Lines 35-36

    One dug pensively – "but Wimpy is such a country
    Bumpkin, always burping like that." Minute at first, the thunder

    • This apartment seems to have a lice problem or something: everyone keeps scratching themselves. While the Sea Hag thinks about whether to invite Alice the Goon, she scratches one of her "dugs," a very unattractive word for breast that means, literally, "udder." (Shiver.)
    • Turns out the Sea Hag can't invite Alice the Goon because she is worried that Wimpy will make a fool of himself. Whereas she, the Sea Hag, is a sophisticated city dweller, Wimpy is nothing but a bumpkin and keeps burping all the time. Maybe it's from all those hamburgers.
    • The stanza ends with another broken-off sentence. The thunder, which started off softly...
  • Stanza VII

    Lines 37-38

    Soon filled the apartment. It was domestic thunder,
    The color of spinach.

    • The thunder, which started off softly, "soon filled the apartment." Maybe the Sea Hag did have something to fear, after all. Popeye is responsible for all this thunder.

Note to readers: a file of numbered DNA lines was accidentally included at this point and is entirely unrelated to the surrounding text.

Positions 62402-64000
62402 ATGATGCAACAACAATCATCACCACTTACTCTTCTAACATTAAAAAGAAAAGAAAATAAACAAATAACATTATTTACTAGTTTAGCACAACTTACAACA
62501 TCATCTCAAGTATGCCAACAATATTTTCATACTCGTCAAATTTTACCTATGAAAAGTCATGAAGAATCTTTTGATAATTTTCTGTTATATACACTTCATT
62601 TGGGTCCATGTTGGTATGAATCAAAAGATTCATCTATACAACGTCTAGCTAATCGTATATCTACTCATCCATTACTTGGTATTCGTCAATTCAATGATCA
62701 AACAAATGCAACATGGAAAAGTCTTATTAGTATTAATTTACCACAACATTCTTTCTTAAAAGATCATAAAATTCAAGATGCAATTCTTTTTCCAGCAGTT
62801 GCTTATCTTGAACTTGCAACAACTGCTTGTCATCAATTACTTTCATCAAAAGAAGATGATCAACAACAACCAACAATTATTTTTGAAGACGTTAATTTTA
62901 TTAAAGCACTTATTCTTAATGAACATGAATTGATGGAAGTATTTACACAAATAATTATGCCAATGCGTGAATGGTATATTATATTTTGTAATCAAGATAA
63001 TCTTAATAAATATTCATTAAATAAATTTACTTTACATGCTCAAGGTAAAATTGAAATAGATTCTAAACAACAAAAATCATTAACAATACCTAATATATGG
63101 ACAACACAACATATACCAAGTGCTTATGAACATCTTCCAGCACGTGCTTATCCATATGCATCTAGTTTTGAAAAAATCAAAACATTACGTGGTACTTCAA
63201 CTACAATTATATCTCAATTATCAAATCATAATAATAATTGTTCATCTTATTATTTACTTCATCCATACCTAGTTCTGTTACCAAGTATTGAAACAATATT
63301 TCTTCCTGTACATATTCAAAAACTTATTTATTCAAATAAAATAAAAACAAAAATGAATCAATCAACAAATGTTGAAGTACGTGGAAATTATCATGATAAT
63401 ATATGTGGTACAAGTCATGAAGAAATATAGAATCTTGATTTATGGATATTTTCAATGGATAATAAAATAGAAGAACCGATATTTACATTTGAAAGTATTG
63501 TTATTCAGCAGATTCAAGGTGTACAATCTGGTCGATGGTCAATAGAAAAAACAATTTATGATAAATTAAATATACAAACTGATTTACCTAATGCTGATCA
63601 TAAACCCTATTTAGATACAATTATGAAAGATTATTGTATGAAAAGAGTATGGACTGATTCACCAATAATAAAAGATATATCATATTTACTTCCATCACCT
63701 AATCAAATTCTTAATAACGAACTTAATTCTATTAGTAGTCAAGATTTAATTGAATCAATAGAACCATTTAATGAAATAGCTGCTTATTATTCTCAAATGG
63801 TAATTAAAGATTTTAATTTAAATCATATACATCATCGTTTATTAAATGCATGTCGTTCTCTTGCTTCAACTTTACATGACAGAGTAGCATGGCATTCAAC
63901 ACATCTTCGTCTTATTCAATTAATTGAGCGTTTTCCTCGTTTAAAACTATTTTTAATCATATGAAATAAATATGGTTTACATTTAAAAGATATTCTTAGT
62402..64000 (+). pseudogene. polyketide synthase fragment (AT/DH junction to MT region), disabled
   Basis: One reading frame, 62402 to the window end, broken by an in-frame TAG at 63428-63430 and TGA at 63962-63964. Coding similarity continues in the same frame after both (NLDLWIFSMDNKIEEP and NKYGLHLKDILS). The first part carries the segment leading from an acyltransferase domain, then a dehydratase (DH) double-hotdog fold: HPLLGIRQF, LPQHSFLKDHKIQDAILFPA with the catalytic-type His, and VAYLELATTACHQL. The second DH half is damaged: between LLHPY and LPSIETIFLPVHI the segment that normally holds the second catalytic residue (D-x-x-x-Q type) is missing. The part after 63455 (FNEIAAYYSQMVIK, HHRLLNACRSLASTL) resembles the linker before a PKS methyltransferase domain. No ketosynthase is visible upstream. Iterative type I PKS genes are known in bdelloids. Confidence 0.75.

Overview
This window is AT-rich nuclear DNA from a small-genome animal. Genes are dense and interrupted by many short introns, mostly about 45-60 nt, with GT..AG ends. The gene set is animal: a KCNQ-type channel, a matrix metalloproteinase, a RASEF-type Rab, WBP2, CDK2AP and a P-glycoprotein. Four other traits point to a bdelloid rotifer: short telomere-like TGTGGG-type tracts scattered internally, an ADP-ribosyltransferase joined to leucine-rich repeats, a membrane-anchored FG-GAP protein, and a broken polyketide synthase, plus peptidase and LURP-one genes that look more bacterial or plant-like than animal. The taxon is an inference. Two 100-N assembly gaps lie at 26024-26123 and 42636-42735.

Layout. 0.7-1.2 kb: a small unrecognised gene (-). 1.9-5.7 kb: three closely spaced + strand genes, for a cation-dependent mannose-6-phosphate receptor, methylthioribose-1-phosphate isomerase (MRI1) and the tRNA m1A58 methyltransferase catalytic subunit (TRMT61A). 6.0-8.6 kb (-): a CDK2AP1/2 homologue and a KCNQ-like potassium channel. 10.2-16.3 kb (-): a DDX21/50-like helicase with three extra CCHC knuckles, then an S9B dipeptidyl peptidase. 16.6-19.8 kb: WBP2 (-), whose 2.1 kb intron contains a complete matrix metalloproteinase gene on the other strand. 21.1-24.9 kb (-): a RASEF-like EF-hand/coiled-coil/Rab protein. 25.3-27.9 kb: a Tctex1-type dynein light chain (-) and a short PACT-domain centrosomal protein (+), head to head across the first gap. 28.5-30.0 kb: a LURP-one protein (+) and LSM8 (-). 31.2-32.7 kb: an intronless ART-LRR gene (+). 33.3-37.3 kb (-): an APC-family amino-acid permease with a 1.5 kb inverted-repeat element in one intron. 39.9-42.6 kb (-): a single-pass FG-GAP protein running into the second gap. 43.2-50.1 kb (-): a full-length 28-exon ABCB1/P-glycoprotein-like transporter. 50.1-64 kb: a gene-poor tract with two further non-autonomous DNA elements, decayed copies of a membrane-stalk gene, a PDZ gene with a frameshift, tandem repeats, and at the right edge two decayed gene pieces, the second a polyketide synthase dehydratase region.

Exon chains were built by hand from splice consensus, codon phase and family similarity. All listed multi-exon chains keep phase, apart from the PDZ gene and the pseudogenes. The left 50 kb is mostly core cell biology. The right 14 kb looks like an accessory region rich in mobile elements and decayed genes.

• The thunder is "domestic," meaning it relates to the home or family. "Domestic" is an adjective that has probably never been applied to thunder before, but in this poem it makes sense: everything here feels tame and domestic. A huge, exciting natural phenomenon has been reduced to something that fits inside a small apartment.
    • Moreover, this thunder is the color of spinach: green.

    Lines 38-39

    Popeye chuckled and scratched
    His balls: it sure was pleasant to spend a day in the country.

    • At last, we catch a glimpse of the man himself, the great Popeye! And what does he do to acknowledge his greatness? He laughs and then scratches his genitals. Not exactly out of character for a sailor, but for someone who can create thunder, we expected a bit more.
    • Popeye must have missed the memo about how dark and stormy it has become inside the apartment: he's perfectly happy to "spend a day in the country."
    • Nor is he very concerned about Olive's story about exile and family distress. He almost seems to live in a completely different world from the other characters. He has none of the dissatisfactions or concerns.
    • Thus, the poem ends on a humorous, somewhat vulgar, completely unexpected note of peace and contentment. Does this ending make you say, "Genius!" or "I want my money back!" or something in between?